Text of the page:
Farmington Manufacturer Urges More Apprenticeship Programs

Issues & Policies

The executive responsible for professional training at the largest maker of fabricating equipment and industrial lasers in North America called on state lawmakers to do more to help Connecticut’s manufacturers fill the skills gap.
Christine Benz of Farmington-based TRUMPF Inc. testified March 9 before the Higher Education Committee in support of SB 837, which creates a task force to study high-growth, high-demand jobs and analyze the use of partnerships that provide additional apprenticeship opportunities.

TRUMPF's Christine Benz

“We need innovative ideas to develop our workforce,” TRUMPF’s Christine Benz told lawmakers.

“We at TRUMPF struggle to hire employees with the skill set we are looking for as a high-technology firm, and we need innovative ideas to develop our workforce,” Benz testified.
Benz oversees the continuous professional development of TRUMPF’s 700-plus employees and provides customers with the knowledge they need to operate the company’s complex equipment.
The skills gap employers are facing keeps Connecticut from reaching its true economic potential, as thousands of unfilled positions slow production in factories across the state.
Baby boomers are retiring, and a new generation of skilled workers is needed to fill those positions.
Connecticut’s technical high schools and community colleges are trying to fill the gap through manufacturing and advanced manufacturing programs, but the challenge is getting today’s youth to recognize that manufacturing skills can lead to a well-paying career.

‘A Career Worth Having’

At Connecticut Business Day on March 8, Gov. Dannel Malloy agreed the state must do more to promote manufacturing careers.
“You go into advanced manufacturing, and within a reasonable period of time, you could be making $90,000 to $120,000 a year,” Malloy told more than 300 business leaders from across the state.
“That’s a career worth having.”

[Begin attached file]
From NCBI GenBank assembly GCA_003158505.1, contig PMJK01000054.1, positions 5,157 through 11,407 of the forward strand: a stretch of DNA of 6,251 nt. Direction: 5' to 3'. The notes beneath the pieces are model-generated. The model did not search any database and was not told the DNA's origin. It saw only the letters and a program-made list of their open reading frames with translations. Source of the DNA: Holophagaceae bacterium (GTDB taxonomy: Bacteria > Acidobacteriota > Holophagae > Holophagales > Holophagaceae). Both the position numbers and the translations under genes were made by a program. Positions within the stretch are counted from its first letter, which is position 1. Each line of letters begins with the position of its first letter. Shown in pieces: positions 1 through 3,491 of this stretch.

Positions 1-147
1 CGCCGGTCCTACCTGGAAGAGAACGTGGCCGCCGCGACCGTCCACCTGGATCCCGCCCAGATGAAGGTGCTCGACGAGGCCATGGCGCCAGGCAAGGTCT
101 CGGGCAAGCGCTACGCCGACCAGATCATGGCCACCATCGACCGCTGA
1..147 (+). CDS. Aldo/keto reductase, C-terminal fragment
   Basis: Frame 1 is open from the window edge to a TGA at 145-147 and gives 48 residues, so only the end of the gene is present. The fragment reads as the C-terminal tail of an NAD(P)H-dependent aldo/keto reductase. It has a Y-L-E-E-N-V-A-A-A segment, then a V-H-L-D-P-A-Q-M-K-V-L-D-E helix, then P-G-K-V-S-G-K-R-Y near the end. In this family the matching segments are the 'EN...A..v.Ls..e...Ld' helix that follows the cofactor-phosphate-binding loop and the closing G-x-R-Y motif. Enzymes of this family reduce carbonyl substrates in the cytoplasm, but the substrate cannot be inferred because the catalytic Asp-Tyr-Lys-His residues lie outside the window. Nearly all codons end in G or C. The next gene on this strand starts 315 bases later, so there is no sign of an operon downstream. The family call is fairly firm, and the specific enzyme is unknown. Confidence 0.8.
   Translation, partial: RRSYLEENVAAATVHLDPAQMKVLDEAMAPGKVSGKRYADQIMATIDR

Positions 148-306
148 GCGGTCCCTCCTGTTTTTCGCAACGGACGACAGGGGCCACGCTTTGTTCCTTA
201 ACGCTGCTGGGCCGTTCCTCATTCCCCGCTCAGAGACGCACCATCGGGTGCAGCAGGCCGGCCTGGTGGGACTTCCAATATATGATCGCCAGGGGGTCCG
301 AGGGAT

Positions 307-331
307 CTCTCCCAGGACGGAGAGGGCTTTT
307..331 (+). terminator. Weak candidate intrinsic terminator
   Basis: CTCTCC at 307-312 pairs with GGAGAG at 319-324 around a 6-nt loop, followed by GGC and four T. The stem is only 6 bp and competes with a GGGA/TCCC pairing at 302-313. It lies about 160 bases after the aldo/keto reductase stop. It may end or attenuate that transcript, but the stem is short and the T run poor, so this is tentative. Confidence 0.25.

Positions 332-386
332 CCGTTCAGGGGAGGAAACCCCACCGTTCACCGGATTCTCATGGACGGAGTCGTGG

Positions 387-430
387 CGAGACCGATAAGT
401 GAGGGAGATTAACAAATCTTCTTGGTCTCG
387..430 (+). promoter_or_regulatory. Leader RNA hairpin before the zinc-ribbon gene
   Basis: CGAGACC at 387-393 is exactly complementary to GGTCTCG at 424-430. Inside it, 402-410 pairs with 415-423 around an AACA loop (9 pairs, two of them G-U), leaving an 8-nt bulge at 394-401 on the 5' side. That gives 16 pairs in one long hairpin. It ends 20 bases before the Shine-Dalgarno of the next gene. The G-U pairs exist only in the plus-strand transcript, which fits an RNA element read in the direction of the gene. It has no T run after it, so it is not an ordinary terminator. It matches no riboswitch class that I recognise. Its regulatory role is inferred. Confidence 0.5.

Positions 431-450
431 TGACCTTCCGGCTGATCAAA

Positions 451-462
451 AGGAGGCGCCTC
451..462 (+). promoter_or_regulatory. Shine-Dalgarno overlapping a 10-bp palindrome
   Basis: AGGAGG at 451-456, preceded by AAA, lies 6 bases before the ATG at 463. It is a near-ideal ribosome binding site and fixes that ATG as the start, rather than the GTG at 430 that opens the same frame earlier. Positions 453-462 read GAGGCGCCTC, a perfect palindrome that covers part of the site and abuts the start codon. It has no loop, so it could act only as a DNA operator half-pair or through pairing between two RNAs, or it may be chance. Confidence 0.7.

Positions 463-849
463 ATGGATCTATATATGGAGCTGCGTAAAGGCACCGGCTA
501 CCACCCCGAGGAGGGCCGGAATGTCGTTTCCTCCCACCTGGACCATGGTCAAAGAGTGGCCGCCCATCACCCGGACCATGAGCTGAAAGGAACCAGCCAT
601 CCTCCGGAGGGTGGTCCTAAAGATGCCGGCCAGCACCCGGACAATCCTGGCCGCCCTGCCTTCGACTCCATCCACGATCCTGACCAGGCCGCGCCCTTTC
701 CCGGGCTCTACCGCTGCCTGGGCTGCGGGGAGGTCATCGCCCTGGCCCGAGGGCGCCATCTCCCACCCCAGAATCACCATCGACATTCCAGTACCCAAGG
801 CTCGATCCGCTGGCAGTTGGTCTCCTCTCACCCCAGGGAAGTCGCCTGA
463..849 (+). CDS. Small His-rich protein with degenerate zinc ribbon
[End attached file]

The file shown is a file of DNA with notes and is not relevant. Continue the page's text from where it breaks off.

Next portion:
Benz noted the role Connecticut manufacturers play in the state’s economy, with nearly 4,500 manufacturing firms accounting for 10% of all nonfarm jobs.
“But manufacturers continue to face a significant challenge regarding workforce development. The 2014 Survey of Connecticut’s Manufacturing Needs estimated 9,300 manufacturing job opening,” she said.
“The need for highly skilled workers is significant and immediate.”

Boost Apprenticeship Training

Benz called on lawmakers to boost training through public-private partnerships that make students aware of apprenticeship programs and raise their interest in manufacturing careers.
“Measures need to be identified and implemented that lessen the burden of apprenticeship-program development, administration, and cost among firms.”
CBIA submitted testimony to the Higher Education Committee on SB 947. It establishes a process designed to increase hiring manufacturing-technology faculty at state community-technical colleges.
The bill waives advanced degree requirements for applicants with relevant manufacturing experience.
A similar bill, SB 950, streamlines hiring of manufacturing teachers in the state’s technical high school system by allowing applicants to substitute work experience for advanced-degree requirements.
CBIA Counsel Jennifer Herz submitted testimony to the committee in favor of SB 947, and to the legislature’s Education Committee in support of SB 950.
“Workforce development is a key issue for Connecticut’s employers. Connecticut’s skilled workforce is often cited as a reason employers locate and remain in Connecticut,” Herz said.
“Focusing on keeping that talent pipeline strong is a worthwhile effort.”

For more information, contact CBIA’s Jennifer Herz (860.970.4404) | @CBIAjherz


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